Edited by Iliana Papangeli
Translated by Gigi Papoulias
On March 22, 2019, an interpreter employed by the Greek Council for Refugees was injured when he was physically attacked by a group of men wielding sharp objects. A year earlier, on March 23, 2018, explosive gas canisters were left in the offices of the Afghan community center in downtown Athens.
An attack that made the racist organization “Krypteia” more widely known throughout Greece, occurred on November 3, 2017, when members threw stones and bottles at the home of Amir, a young Afghan student who had been chosen to be flag bearer at the school parade to celebrate the 28th of October national holiday.
On June 24, 2020, the organization was brought to trial in an Athenian courtroom, and the man who is said to be the founder of the group stood as the accused. He faces charges of criminal acts committed between 2017 and 2019, which include: attempted arson, dangerous bodily harm and grievous bodily harm, damage to private property, making persistent threats, public incitement of violence and hatred. The offenses are presented, along with accounts of aggravating circumstances, under Article 82a of the Penal Code for racist crimes, and Law 927/1979 on public incitement of violence or hate.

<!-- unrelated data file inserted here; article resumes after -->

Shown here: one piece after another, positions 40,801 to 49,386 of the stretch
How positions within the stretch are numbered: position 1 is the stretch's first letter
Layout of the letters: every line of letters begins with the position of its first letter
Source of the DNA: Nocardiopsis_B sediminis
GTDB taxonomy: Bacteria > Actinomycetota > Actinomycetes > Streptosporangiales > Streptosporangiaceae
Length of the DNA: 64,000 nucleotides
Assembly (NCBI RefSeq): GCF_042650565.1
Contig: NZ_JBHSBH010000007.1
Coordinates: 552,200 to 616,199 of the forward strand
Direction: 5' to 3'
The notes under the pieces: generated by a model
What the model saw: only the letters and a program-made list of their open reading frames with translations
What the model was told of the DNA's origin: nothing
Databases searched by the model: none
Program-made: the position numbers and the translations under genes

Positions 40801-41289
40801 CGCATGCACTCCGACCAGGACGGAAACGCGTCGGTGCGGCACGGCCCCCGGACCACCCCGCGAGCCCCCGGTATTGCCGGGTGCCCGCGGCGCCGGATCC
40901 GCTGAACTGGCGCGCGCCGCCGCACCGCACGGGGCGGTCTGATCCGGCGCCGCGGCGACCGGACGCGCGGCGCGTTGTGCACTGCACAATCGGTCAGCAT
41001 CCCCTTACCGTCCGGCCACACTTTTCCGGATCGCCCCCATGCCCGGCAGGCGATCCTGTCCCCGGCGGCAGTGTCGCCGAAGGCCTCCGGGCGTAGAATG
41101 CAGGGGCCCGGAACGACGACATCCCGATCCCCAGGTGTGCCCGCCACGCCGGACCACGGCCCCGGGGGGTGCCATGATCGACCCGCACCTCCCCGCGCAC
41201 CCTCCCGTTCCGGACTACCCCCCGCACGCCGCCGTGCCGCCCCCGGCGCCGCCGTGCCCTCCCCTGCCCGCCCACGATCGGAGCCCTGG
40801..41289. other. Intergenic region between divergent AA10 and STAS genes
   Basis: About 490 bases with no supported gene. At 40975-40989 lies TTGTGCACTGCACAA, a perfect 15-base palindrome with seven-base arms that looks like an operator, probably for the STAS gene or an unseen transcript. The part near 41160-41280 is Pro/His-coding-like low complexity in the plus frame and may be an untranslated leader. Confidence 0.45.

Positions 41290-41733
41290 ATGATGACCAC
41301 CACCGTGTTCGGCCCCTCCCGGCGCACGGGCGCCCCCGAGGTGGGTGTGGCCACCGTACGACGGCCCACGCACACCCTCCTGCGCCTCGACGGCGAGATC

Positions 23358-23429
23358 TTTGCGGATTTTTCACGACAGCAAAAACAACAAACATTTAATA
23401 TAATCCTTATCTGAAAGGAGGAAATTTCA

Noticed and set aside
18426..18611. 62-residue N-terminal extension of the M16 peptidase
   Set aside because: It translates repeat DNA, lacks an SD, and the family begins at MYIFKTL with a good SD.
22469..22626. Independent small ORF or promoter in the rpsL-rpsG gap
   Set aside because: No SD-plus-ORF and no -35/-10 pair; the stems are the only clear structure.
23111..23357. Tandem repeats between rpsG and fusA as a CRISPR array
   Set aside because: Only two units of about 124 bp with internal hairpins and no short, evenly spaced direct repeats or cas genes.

However, according to the findings of the recently-published report on racist violence in 2019, these are not the only examples of racist attacks.
100 incidents of racist violence in 2019
He was near Omonia Square when three men, wearing T-shirts with large red flags and black crosses, attacked him.